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Novel MRI Designs Have Little Effect on Patient Claustrophobia


It turns out open panoramic or short-bore MRI scanners don’t do much to reduce patients’ claustrophobia. Researchers found the two approaches, developed to ease patient comfort, did not significantly reduce the number of claustrophobia events for those at high-risk for the condition, according to the results of a study published recently in Plos One.

“The present study in high-risk patients demonstrated claustrophobia precluding MR imaging in more than 25 percent of examinations despite using scanner designs expected to lower the rate of claustrophobic events,” wrote researchers, led by Judith Enders, MD, from the department of radiology at Humboldt University, Berlin, Germany.

Claustrophobia is a common challenge for patients who undergo MRI with up to as many as 15 percent of patients having examinations that cannot be completed due to symptoms, according to research background.

Enders and colleagues compared the use of two more recent MRI scanner configurations to see if they helped reduced claustrophobia: an open panoramic scanner and a short-bore scanner.

[[{"type":"media","view_mode":"media_crop","fid":"12407","attributes":{"alt":"","class":"media-image media-image-right","id":"media_crop_8062972480888","media_crop_h":"0","media_crop_image_style":"-1","media_crop_instance":"501","media_crop_rotate":"0","media_crop_scale_h":"0","media_crop_scale_w":"0","media_crop_w":"0","media_crop_x":"0","media_crop_y":"0","style":"margin: 5px; width: 300px; height: 140px; float: right;","title":"(A) Open panoramic MRI and (B) short-bore MRI; Image courtesy PLoS ONE.","typeof":"foaf:Image"}}]]The study included 174 patients with an overall mean score of 2.4 on the Claustrophobia Questionnaire (CLQ). All patients were enrolled between June 2008 and August 2009 and had a clinical indication for imaging. In addition, patients were assessed for claustrophobia, general anxiety, depressions and health-related quality of life. Patients were randomly assigned to undergo imaging with either the open or the short-bore scanner.

Fifty-six claustrophobia events occurred during the study: 33 in the short-bore group compared with 23 in the open MR group, not a significant difference.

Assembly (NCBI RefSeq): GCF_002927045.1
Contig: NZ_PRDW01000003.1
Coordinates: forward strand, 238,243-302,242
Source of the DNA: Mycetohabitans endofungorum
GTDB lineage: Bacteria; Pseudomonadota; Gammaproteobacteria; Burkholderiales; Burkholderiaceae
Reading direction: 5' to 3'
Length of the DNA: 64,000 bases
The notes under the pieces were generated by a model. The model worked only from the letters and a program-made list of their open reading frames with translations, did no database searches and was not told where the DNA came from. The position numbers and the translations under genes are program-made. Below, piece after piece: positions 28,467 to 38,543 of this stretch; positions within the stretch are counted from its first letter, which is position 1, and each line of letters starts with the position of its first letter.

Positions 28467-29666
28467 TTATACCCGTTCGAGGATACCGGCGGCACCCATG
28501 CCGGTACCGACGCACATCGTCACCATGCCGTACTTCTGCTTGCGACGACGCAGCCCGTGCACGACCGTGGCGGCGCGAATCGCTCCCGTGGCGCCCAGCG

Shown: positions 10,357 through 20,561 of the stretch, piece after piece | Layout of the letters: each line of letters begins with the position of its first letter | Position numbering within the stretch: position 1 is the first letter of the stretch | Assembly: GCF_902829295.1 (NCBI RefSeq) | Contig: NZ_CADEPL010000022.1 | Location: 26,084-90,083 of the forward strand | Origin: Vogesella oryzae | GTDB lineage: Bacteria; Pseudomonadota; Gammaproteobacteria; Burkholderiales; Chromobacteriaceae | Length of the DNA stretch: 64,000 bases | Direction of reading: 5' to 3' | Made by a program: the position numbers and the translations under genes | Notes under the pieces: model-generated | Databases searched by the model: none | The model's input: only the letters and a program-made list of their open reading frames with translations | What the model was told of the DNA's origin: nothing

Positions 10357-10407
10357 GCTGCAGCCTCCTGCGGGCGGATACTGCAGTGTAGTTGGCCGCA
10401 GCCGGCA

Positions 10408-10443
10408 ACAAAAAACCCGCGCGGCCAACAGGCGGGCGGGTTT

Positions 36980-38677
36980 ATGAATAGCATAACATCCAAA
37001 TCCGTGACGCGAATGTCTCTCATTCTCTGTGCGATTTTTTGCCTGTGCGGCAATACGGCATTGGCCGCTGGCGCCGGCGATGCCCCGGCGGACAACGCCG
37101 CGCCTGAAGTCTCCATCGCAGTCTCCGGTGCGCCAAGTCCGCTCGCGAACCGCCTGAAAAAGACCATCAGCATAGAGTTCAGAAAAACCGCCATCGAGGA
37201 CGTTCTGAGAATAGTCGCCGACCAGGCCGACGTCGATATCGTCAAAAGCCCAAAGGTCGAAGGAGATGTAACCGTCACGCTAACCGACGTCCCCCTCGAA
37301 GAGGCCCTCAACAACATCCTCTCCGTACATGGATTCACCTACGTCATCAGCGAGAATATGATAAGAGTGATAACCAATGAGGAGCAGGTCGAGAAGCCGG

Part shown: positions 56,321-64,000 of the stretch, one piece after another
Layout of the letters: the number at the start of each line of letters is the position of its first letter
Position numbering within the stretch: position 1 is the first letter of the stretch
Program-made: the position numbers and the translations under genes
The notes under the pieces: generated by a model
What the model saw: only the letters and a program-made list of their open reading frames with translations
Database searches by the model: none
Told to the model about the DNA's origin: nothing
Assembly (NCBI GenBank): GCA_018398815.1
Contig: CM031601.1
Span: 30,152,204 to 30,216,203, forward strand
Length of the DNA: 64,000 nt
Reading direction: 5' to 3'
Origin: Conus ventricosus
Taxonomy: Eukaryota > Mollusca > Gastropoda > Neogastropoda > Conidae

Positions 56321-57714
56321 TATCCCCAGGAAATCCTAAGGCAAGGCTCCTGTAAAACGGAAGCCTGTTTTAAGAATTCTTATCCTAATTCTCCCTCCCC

On average, patients were in the examination room for 3.8 minutes before an event occurred in the short-bore group and 8.5 minutes in the open MR group (P=.004).

“Although the results support an advantage of open MR, events did occur earlier in the imaging procedure in the short-bore group, which can facilitate interventions and prevent waste of valuable examination time,” the researchers wrote.

Those patients who had a claustrophobia event were identified as having a higher CLQ score compared to those who did not (2.6 vs. 2.3; P=.009). The difference in scores was associated with high CLQ suffocation subscale scores.

“Thus, the CLQ might be a useful tool to identify patients at increased risk for claustrophobia during MR imaging which allows for early interventions such as by relaxation techniques, social support or conscious sedation,” the researchers wrote.

When the researchers conducted a psychological follow-up at seven months, they found that 32 percent of patients who experienced an event had increased perceived claustrophobia compared with 11 percent of patients who did not experience an event.

“Interestingly, patients rated their pre-imaging anxiety at the first MR appointment significantly higher in retrospect at seven-month follow-up compared with the assessment directly before MR imaging,” the researchers wrote. “Further developments towards a more patient-centered MR scanner environment are clearly needed to make this important diagnostic test available to all patients.”

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